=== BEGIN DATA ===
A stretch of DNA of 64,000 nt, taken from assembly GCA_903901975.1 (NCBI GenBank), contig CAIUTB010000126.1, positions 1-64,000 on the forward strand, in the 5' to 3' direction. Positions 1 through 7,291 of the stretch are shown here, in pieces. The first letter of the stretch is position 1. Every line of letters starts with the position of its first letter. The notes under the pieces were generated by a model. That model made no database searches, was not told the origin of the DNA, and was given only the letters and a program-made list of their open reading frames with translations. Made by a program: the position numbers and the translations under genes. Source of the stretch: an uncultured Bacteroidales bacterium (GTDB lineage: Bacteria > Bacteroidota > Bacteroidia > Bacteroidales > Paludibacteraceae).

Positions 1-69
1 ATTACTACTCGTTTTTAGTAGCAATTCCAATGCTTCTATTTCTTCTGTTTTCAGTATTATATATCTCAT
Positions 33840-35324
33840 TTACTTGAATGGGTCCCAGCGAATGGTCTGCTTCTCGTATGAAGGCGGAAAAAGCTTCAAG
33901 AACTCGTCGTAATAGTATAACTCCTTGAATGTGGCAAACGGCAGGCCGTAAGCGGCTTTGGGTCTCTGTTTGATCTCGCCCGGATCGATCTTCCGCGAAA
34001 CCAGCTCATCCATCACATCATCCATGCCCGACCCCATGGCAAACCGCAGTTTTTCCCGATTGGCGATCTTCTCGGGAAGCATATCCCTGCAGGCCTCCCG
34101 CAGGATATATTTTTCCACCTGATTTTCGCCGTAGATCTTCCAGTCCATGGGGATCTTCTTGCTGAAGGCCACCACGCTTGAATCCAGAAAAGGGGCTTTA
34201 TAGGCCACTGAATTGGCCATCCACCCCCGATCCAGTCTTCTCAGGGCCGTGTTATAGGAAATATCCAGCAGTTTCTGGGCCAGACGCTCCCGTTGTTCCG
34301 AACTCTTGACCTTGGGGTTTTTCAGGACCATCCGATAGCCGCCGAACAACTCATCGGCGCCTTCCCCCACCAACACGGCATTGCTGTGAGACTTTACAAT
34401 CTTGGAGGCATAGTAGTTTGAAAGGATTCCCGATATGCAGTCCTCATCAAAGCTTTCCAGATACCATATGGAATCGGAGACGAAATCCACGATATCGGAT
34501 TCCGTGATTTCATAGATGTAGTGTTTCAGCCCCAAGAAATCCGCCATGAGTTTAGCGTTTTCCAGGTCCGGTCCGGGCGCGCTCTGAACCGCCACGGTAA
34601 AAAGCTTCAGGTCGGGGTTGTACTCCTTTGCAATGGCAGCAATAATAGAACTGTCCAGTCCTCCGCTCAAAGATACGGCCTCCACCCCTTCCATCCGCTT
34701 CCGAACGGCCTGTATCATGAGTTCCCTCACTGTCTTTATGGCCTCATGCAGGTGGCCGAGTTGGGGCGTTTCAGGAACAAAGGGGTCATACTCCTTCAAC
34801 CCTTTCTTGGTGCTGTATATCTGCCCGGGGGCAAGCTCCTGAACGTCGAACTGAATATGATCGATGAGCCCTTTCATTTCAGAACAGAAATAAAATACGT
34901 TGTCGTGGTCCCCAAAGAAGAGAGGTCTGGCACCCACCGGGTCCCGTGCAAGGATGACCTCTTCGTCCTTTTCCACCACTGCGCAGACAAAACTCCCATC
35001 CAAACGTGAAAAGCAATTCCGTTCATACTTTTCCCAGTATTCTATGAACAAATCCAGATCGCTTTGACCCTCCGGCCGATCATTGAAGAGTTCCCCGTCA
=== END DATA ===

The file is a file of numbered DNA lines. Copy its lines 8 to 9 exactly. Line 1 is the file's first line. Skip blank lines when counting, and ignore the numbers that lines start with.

34101 CAGGATATATTTTTCCACCTGATTTTCGCCGTAGATCTTCCAGTCCATGGGGATCTTCTTGCTGAAGGCCACCACGCTTGAATCCAGAAAAGGGGCTTTA
34201 TAGGCCACTGAATTGGCCATCCACCCCCGATCCAGTCTTCTCAGGGCCGTGTTATAGGAAATATCCAGCAGTTTCTGGGCCAGACGCTCCCGTTGTTCCG